Years ago, when the word “bitch” first became part of our vernacular, it was at once both shocking and liberating. Power women wore the term proudly. Coffee mugs, with the boldly proclaimed #1 Bitch, dared take up space with other office coffee mugs. Villainous evening soap actresses of the 80’s practically owned the word.
Yet at the same time, the word became almost too easy to use. Women started being called bitch for doing anything that did not gel with another person’s standards. Some men used “bitch” to put down any woman who appeared to threaten their intelligence. Women easily resorted to expressing put downs of other women with the “b” word.
And “bitch” is actually one of the nicer terms used to bring down a woman’s character. How about the whore, sluts and ever vile “c” words? They have taken over our language. It bothers me.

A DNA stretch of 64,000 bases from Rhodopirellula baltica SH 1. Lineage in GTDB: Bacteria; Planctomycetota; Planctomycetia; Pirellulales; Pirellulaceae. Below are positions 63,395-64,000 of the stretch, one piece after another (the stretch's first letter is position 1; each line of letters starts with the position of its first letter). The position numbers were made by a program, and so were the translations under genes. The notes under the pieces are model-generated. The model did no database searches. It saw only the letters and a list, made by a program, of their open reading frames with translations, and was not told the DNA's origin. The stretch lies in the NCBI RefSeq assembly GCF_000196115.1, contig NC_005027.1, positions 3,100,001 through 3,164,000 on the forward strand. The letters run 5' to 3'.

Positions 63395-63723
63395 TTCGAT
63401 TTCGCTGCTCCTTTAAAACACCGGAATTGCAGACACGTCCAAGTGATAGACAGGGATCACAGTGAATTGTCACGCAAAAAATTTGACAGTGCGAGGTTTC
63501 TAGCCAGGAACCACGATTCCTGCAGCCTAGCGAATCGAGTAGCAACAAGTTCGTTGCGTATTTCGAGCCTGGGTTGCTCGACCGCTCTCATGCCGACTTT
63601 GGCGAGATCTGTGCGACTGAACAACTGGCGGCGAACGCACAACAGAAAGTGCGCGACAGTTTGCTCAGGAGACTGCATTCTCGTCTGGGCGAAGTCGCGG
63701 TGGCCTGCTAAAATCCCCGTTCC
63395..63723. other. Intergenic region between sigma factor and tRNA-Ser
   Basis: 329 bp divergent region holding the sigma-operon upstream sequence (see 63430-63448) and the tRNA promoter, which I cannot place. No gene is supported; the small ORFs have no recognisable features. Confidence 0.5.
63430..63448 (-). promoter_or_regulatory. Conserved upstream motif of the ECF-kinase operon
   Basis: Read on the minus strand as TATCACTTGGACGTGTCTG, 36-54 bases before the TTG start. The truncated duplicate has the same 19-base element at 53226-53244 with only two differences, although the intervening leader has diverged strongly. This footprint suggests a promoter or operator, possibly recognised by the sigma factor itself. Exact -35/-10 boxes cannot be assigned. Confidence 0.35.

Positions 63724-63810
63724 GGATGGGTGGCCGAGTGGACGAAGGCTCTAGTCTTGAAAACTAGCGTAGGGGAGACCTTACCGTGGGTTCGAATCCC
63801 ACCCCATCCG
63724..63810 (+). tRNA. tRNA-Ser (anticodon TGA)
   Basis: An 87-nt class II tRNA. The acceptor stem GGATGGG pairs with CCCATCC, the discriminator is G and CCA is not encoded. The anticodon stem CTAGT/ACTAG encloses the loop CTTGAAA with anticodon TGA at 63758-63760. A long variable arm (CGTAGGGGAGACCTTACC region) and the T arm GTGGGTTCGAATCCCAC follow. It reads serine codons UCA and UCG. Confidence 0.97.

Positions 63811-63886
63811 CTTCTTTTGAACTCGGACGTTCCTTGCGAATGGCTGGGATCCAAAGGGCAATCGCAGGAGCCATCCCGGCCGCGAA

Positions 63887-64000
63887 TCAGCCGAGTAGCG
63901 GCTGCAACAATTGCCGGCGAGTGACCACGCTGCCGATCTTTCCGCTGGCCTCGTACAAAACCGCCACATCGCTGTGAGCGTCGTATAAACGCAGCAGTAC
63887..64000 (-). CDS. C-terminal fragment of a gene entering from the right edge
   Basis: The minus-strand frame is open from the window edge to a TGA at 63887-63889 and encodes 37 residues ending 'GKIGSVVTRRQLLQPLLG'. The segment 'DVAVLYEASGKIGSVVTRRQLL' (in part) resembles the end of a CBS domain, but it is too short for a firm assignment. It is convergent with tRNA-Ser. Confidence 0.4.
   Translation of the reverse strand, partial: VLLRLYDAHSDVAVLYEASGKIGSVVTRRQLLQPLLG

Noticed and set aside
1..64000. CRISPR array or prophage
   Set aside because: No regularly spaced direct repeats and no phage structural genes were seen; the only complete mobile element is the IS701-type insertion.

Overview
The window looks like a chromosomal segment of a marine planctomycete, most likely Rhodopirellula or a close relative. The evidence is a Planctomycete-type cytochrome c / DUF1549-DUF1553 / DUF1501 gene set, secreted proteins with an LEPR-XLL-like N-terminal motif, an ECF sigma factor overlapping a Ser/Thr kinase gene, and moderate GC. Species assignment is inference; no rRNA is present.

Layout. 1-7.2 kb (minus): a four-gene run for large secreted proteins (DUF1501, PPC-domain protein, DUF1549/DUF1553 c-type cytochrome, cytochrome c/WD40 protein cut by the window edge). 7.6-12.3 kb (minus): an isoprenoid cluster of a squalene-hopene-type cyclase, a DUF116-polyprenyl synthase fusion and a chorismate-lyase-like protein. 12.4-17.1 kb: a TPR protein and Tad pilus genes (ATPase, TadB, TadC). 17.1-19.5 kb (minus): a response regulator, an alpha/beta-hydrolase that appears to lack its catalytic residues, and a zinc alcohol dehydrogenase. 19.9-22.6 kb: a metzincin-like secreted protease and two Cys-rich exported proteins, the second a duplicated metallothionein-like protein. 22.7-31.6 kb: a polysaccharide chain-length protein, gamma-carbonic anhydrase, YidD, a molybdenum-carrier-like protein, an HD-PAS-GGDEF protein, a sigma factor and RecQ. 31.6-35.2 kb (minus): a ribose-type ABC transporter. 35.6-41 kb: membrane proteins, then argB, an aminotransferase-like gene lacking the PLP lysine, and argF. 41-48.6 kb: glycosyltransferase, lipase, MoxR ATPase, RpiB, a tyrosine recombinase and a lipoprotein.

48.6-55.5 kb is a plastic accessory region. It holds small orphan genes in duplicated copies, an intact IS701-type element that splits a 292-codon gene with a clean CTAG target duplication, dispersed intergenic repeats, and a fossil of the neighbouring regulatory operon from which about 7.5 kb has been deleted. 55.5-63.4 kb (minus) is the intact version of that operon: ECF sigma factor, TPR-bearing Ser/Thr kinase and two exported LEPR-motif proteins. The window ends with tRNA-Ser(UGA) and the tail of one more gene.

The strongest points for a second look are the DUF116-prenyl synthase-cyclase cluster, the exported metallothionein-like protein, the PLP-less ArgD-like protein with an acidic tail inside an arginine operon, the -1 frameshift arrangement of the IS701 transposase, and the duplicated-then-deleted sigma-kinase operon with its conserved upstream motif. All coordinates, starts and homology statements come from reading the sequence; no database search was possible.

Not that I’m old Mrs. Decorum. Afterall, I came of age with SNL, Richard Pryor and George Carlin. Things were put out there not only for shock value, but also because previously taboo words were now accepted and funny, part of who we were.
Really though, enough is more than enough. When I read tweets about a current reality show, I am saddened at the way males and even females discuss the women on the series. They are called by horribly deragatory terms in almost every tweet! The male stars? For the most part, they escape derision. Unless they happen to have a romance with these “skanks”. Then those males become language fodder and their masculinity is called into question.
Women are the ones who’ve become fair targets for generalized verbal abusiveness.The hurtful words are now so popularized, I believe it’s too late to rein them back in. And that’s just too bad, because women are so much more than skanks, bitches and whores.